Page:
Yeah, it was a different sort of business model which has almost been flipped on its head a little in recent times. Do you think the genre has changed a lot over the decades? It’s nearly gone full circle with the sounds that it grew from to then being a bit more abstract, and now honing back in on those purer sounds again.
Absolutely! It’s always ebbing and flowing and some stuff is circular and some stuff is fresh. It doesn’t really go away, we’re in a time of change at the moment which is pretty exciting too.
And Creamfields has recently had its 20th anniversary, which is something you’ve been a pretty big part of since its early days. How does it feel experiencing such a massive milestone like that, especially when you’ve worked so hard to create as well?
[Laughs] I think when you get to that stage, you don’t really want to remind people how long you’ve been doing it for! I think I have been involved with them more than anyone since the very beginning, so I almost count them like friends and family. They were quite low key about it to be honest, we probably had the best All Gone Pete Tong arena I’ve ever done with them.
The Cream family is so much a part of my story, right at the beginning the UK was very broken up and people didn’t really travel to the North. When I arrived on Radio 1 in 1991, that’s when I really started travelling around the country for the time out of the South East, where I was really well known as a DJ. Cream – James Barton and his brother, Scott, and Darren and a guy called Jim King – I worked with them from the very beginning before they even started Cream, which was a club they did before that, so it’s nice to see people still in the game like that delivering quality experiences for the audience. They’ve never rested on what they did, they’ve always challenged themselves and are setting a new standard.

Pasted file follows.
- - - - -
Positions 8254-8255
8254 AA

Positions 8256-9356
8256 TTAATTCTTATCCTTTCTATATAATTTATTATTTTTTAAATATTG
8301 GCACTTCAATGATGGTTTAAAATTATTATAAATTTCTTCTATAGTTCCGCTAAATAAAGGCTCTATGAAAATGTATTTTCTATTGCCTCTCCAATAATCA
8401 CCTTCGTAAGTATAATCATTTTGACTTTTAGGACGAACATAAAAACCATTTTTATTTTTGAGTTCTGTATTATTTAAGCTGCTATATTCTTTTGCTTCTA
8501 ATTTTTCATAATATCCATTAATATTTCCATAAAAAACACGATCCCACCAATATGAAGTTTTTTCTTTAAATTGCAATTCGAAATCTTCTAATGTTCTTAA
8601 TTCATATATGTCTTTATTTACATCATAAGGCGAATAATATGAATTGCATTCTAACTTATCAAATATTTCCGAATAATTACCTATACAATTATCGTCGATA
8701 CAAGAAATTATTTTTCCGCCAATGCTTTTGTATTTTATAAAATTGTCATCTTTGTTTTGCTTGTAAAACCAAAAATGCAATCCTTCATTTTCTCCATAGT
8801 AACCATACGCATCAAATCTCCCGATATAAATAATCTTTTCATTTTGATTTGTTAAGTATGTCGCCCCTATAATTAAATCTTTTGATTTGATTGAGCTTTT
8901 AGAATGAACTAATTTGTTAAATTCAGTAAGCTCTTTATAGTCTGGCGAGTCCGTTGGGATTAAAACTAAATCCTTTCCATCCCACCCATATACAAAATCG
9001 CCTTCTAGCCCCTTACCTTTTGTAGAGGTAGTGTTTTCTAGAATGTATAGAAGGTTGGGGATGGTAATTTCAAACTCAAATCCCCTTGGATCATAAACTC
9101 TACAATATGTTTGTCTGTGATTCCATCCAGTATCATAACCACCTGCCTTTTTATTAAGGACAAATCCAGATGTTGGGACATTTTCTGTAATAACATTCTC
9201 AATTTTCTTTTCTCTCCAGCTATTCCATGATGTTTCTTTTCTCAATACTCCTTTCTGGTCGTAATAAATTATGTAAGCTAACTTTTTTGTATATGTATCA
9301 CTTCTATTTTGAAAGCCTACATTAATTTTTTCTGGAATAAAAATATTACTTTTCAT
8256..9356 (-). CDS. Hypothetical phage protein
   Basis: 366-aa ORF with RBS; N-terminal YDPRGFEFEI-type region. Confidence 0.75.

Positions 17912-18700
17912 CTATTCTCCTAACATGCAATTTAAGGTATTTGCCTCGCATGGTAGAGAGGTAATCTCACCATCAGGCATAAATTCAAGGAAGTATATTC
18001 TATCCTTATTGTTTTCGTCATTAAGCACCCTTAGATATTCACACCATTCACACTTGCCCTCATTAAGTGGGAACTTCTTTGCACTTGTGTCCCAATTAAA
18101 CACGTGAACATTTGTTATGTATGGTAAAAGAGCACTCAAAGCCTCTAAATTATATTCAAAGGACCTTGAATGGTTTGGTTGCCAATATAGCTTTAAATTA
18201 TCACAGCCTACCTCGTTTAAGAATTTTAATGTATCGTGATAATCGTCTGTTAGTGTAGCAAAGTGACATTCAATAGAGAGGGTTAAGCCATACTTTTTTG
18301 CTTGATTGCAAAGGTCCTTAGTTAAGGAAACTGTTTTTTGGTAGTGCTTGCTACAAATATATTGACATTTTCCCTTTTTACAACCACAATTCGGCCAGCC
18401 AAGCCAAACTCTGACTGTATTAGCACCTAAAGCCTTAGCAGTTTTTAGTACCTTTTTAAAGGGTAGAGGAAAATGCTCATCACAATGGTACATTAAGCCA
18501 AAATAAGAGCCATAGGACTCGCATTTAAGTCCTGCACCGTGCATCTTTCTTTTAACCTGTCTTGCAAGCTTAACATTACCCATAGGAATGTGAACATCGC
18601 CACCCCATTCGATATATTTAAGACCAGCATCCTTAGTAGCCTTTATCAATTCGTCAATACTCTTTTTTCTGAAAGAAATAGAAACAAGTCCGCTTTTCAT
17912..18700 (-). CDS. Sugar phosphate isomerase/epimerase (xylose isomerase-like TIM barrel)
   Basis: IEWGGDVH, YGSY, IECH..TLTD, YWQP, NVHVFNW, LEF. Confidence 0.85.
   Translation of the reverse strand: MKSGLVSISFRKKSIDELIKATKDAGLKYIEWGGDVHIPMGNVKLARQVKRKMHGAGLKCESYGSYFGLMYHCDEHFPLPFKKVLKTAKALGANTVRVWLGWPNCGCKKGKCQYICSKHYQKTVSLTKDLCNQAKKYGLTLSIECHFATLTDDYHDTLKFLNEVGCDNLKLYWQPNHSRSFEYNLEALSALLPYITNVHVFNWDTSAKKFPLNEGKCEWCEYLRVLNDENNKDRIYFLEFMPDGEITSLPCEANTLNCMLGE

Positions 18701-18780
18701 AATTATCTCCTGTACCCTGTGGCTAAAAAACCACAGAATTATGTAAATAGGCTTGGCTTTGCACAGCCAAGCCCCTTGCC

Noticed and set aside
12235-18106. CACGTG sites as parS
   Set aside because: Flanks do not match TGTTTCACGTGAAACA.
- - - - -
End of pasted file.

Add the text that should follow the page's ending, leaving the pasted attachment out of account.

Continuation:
So you’ve obviously got your radio show and your label, stemming back quite a bit now. How important do you find things like your radio show are for discovering new artists and gems when there’s just so much out there?
Fortunately, people still think it’s important. Obviously it’s a radically different environment to when I started – it was just one of handful of outlets for the music, maybe even less. I guess there was more focus and attention on that and now you’ve got to really fight for the attention because there’s millions and millions of distractions.
That’s the challenge of how radio cuts through all the noise in the present day: I’ve been doing it for so long in the same place at the same time, so that’s something that’s very rare and kind of adds a gravitas to what I do and makes it stand out a little bit more. That sort of consistency over time – money can’t buy that, you just have to keep doing it. That helps and that kicks back to why people still seek that endorsement of being played on the show.
Music discovery is very different now, you don’t have to have the first copy of everything ever made. I’m just as excited about discovering a track that might have been on Beatport or Soundcloud or streaming services for a year before it gets to a level where it can benefit from me playing it. I think the roots to discovery have changed pretty radically, but ultimately it’s still about programming an entertaining, inspiring and entertaining listen for two or three hours every week.
So do you find that mediums like Beatport and Soundcloud and streaming have helped with discovering new artists?
I think it’s mint: nobody is a gatekeeper and that’s a great thing for an artist or a DJ trying to break through. There isn’t that excuse of “Well, I couldn’t get on this one show, I can’t get started.” There’s millions of ways of getting out there and getting attention for yourself, so that makes for a much more democratic and fair system. Millions of people have been discovered through platforms like Soundcloud, and things like Beatport are just really honest. You put music up there, and if it becomes popular then you start rising up the charts and that gets you another level of recognition. I just use those things as scouting sources now, they all ultimately help. You can’t go backwards: things are always changing and progressing, you’ve just got to look around you and make the best of it.